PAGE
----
But both winter solstice celebrations and Christmas are not only about “the best of days” but also about the worst of days, and therein lies their true meaning. As sung in “O Little Town of Bethlehem,” “The hopes and fears of all the years / Are met in thee tonight.” The reason that December celebrations tend to be glutenous and raucous is that the period from January to April was once known as “the famine months.” Animals were slaughtered so they wouldn’t have to be fed, therefore a plentiful supply of fresh meat was available. Moreover, wine and beer had been fermenting since the harvest and were ready for drinking. For those with meager resources, however, the struggle for survival could be brutal. The middle-aged black man who I saw daily after moving to Boston in the Seventies who had set up a tent made of rags in a space on the street by a curb cleared of snow to provide access to a fire hydrant. And the other 554,000 people reported to be homeless in the United States alone on a given night. The mothers and fathers with one-month old infants, the same age that I was when we were forced to flee our native land. And the other 68.5 million people worldwide today who, according to the latest report, have been forcibly displaced in the worst refugee crisis since the one we experienced after World War II. All cold and hungry and far from home. Like my family and I were once. And—if only symbolically—like Mary and Joseph and the baby Jesus.

‘Tis the season for all those sorts of things.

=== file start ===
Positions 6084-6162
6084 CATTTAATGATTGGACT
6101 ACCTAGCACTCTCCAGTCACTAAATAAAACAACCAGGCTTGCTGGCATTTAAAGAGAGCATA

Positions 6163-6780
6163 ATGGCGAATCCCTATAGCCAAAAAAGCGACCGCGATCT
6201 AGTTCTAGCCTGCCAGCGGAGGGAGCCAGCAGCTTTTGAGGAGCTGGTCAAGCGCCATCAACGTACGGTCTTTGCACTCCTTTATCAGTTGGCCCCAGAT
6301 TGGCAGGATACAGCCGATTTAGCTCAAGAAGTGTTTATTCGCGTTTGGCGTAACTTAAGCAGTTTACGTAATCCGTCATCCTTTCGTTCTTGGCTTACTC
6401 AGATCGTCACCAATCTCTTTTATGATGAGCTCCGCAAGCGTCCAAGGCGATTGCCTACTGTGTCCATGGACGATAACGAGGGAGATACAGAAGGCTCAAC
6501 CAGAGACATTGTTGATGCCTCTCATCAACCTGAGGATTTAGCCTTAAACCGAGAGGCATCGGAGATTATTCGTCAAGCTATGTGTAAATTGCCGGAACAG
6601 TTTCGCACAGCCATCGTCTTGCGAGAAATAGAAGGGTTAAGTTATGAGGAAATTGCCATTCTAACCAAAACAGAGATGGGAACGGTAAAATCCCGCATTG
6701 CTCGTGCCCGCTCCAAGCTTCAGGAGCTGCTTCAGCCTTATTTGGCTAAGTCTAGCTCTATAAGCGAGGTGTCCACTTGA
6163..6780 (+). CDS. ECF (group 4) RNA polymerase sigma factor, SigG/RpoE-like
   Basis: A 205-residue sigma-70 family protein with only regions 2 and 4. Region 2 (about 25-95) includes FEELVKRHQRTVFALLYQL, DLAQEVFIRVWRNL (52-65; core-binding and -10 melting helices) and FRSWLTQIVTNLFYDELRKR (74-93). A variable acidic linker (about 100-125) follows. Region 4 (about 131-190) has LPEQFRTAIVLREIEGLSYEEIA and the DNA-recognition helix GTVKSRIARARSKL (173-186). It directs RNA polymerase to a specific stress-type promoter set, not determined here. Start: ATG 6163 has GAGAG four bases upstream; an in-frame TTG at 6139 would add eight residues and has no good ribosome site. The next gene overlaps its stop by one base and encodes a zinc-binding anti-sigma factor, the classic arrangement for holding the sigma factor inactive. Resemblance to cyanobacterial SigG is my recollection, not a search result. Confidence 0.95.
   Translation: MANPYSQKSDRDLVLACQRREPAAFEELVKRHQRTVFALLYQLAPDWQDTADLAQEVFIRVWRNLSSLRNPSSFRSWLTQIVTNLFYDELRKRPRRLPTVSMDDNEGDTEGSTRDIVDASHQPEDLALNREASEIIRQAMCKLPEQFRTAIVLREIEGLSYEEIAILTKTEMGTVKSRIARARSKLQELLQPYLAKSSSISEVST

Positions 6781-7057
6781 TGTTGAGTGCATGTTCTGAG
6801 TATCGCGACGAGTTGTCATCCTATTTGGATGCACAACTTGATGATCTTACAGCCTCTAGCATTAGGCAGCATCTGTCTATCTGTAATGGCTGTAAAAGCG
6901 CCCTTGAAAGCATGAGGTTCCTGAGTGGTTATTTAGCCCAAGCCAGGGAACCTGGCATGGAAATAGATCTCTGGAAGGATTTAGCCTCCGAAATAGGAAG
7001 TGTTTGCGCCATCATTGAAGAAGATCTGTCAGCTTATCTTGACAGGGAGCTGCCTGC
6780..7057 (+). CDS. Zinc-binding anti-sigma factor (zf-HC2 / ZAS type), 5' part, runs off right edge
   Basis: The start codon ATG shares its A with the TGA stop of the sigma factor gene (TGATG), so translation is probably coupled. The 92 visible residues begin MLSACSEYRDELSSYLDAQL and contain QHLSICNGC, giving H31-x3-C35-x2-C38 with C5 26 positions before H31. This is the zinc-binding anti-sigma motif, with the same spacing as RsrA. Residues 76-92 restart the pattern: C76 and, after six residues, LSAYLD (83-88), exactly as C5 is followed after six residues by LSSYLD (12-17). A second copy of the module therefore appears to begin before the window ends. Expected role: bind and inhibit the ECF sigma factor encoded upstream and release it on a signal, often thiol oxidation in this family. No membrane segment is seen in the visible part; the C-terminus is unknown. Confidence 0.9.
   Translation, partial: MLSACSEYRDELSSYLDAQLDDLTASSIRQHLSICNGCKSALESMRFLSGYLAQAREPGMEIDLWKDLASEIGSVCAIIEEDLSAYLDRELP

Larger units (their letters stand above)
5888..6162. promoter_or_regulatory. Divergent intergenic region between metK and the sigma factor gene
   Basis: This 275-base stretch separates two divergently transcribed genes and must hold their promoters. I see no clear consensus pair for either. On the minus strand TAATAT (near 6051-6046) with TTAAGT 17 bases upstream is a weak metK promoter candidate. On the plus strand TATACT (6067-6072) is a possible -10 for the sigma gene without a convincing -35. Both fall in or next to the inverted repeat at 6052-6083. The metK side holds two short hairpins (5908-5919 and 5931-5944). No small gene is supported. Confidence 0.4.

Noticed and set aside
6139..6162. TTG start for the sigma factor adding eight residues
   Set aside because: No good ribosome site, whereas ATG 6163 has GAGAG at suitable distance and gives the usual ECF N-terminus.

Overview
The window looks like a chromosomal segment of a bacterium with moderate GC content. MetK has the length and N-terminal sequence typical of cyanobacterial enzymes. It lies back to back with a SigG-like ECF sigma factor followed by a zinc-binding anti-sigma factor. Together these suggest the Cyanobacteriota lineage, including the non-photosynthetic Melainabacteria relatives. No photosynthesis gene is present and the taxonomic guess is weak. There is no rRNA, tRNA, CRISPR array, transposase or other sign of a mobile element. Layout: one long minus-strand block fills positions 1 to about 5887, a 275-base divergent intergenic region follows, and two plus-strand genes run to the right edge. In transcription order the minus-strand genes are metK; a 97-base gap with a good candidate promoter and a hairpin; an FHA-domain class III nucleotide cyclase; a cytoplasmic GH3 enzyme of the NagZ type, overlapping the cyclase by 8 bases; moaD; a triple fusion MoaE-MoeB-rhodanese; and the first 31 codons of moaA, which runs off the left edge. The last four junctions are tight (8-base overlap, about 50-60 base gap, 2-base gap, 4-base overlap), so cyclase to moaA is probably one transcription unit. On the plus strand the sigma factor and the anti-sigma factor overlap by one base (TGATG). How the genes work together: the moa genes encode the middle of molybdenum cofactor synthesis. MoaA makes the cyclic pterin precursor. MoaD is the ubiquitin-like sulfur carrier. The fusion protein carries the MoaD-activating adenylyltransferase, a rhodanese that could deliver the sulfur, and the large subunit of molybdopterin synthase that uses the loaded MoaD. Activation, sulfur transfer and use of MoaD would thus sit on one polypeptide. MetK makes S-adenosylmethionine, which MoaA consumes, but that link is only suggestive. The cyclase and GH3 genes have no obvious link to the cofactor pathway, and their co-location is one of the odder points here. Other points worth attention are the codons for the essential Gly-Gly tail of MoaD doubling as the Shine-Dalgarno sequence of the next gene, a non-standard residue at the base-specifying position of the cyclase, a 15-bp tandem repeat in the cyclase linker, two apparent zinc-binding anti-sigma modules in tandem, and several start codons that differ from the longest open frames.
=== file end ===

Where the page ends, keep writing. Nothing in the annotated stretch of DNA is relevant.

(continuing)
Note: Each year around this time I give a gift of winter supplies for refugees through the International Rescue Committee, a global humanitarian aid, relief and development organization founded in 1933 at the request of Albert Einstein. Would be wonderful if you could do so, as well.

 

A family friendly winter solstice celebration hosted by The Ethnographic Open-Air Museum of Latvia, located just outside of the capital city Rīga.

Jingle Bells,” played in 2017 by some children living at the Aida Palestinian refugee camp near Bethlehem and Beit Jala in the central West Bank.

Bread, Salt and Water

All I had on my dining room table this New Year’s Eve (Photo: Ilse Munro)

One thing I learned early on was that you see in the new year properly or suffer the consequences. Even though we arrived in the United States as Latvian refugees who had lost everything in World War II, soon there was caviar and vodka on the table on New Year’s Eve. And on New Year’s Day, there was a remarkable dish garnished with dill, lavished with Hollandaise sauce and washed down with white wine: a poached fish with head, tail and skin intact but bones and flesh removed, the later turned into forcemeat that—together with hardboiled eggs and other artistically arranged items that looked lovely when sliced—was reintroduced into the unscathed skin.